- The lawsuit alleged bias against liberal candidates for an honors program
- The judge says misconduct occurred, but not enough to uphold the lawsuit
- Three lawyers sued over their rejection to the honors program
A federal judge has tossed out a lawsuit alleging conservative political ideology drove a prestigious, selective Justice Department hiring program during the administration of President George W. Bush.
The ruling Thursday was a setback for three lawyers rejected for the Honors Program that funneled promising young lawyers into government jobs. They had sued alleging misconduct by Bush political appointees who did the hiring, and violations of the Privacy Act.
U.S. District Court Judge John Bates called the behavior a "dark chapter" for the Justice Department, but he concluded that while the actions of some officials were inappropriate, the lawsuit could not go forward.
"This case reflects extremely disturbing behavior from high-ranking Department of Justice officials. This court, and others, have often condemned that conduct. Even so, plaintiffs have not met their burden to prevail on the Privacy Act claims presented in this case," Bates said.
Adding that he agreed with the plaintiffs "that misconduct from senior government officials should not be condoned," Bates said "nonetheless, as much as the court might disapprove of certain conduct, the evidence before the court must be objectively analyzed under the law."
The lawsuit followed the department's own internal investigation that slammed two of three members of the screening committee, finding they blocked liberals and people with Democratic Party ties from being accepted into the Honors Program and Summer Intern Law Program.
Law clerks and law students typically apply for such highly competitive positions.
Esther Slater McDonald, a Bush political appointee at the Justice Department, "wrote disparaging statements about the candidates' liberal and Democratic Party affiliations on the applications she reviewed and ... she voted to deselect candidates on that basis," said the report by Inspector General Glenn Fine, who has since left the department.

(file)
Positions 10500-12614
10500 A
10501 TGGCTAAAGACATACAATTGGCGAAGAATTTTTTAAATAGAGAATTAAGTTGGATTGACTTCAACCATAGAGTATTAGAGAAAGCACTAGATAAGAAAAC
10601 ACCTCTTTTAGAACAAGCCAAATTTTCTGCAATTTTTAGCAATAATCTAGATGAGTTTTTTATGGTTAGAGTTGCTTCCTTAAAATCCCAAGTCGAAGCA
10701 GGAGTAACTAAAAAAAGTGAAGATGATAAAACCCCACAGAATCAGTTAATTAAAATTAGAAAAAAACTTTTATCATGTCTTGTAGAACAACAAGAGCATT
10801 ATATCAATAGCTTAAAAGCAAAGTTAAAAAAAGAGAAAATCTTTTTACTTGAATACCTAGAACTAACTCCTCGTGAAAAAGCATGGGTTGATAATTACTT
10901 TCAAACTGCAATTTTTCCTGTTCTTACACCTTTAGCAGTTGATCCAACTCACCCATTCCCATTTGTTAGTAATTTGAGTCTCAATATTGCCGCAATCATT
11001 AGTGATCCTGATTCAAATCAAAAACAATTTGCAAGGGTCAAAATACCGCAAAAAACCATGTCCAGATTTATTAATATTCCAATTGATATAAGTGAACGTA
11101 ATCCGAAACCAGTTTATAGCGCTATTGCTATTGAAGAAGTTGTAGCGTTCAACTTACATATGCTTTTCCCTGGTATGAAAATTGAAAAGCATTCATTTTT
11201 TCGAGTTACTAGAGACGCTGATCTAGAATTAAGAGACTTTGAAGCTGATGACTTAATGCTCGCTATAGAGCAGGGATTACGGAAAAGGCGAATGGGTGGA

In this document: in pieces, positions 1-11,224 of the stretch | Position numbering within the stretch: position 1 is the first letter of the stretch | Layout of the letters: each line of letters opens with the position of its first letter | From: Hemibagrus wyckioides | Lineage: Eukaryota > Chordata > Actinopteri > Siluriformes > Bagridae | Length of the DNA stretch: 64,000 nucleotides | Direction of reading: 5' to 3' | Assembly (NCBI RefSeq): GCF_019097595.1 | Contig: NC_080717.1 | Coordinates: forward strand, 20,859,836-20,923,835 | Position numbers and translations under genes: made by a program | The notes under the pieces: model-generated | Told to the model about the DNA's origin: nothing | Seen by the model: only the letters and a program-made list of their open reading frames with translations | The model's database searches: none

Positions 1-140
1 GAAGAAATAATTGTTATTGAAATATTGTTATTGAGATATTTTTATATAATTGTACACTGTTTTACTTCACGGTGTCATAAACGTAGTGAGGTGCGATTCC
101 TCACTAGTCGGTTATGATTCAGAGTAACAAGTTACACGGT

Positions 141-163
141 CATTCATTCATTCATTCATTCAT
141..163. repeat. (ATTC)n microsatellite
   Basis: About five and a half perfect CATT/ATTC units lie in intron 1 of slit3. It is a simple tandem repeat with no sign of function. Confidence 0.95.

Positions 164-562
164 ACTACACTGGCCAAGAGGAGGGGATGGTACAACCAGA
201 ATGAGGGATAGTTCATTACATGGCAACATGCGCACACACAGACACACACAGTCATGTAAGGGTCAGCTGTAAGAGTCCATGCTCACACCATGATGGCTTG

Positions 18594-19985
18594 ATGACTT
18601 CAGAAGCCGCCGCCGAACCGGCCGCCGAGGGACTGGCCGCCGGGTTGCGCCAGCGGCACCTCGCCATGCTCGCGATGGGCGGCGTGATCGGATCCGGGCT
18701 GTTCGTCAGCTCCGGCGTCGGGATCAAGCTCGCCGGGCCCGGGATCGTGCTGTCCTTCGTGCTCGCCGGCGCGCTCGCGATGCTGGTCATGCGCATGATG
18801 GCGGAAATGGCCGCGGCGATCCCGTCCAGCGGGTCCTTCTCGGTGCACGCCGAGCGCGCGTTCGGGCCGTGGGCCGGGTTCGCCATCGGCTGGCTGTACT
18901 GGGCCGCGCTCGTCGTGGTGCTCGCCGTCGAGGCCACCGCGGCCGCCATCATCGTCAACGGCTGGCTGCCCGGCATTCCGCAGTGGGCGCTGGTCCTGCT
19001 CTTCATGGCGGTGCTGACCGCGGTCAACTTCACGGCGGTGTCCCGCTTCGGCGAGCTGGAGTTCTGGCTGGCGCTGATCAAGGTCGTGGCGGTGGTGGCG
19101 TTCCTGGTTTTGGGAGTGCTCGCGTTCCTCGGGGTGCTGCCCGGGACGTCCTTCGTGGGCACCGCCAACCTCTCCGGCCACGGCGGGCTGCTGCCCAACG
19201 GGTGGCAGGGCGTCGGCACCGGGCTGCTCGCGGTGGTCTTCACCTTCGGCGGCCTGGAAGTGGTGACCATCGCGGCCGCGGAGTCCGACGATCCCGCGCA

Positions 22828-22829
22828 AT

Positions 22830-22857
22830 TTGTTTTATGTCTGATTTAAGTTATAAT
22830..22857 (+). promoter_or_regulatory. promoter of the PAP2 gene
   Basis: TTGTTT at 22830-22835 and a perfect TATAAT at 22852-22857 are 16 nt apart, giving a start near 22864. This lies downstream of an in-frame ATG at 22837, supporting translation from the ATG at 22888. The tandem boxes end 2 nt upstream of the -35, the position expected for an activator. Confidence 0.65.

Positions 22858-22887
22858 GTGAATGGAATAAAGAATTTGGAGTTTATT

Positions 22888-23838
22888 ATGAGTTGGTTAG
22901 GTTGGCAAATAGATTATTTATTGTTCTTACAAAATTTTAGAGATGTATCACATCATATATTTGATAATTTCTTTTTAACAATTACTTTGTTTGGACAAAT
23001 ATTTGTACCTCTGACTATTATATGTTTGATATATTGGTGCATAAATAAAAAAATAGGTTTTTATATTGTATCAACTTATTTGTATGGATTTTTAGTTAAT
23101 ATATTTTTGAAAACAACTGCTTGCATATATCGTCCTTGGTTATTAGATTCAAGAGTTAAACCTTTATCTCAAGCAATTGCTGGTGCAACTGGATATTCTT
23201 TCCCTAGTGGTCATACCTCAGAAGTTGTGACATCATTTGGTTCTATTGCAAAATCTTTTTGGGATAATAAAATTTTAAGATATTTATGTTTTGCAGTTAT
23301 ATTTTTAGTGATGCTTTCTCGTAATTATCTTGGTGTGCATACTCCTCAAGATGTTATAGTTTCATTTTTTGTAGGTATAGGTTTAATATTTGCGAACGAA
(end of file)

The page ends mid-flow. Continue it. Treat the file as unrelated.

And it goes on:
Fine's report, the first official investigation to document politicization of the Justice Department during the Bush administration, was an offshoot of the larger investigation of Justice Department politics triggered by the furor over the firing of nine U.S. attorneys.
McDonald and Michael Elston, the chief of staff to former Deputy Attorney General Paul McNulty, were cited for engaging in misconduct, an administrative violation. The third member of the screening committee, career lawyer Dan Fridman, was cleared of any involvement in the politicization of the process.
As a result of the controversy, the hiring process was changed in 2007 to insulate hiring decisions from political considerations. Both Justice Department policy and federal law prohibit discrimination in hiring for career positions on the basis of political affiliations.
The subsequent lawsuit alleged department lawyers searched the Internet for information about applicants' personal and political backgrounds, and using that to make hiring decisions, including to reject one applicant who had run as a Green Party candidate.
Many of the related documents from the hiring program have since been destroyed, which lawyers for three of the rejected appointees say violates federal law.
Former Attorney General Alberto Gonzales said in a deposition last year he was "disappointed I didn't do things differently" to end the politicization of hiring practices.
The case is Gerlich v. U.S. Department of Justice (cv-08-1134)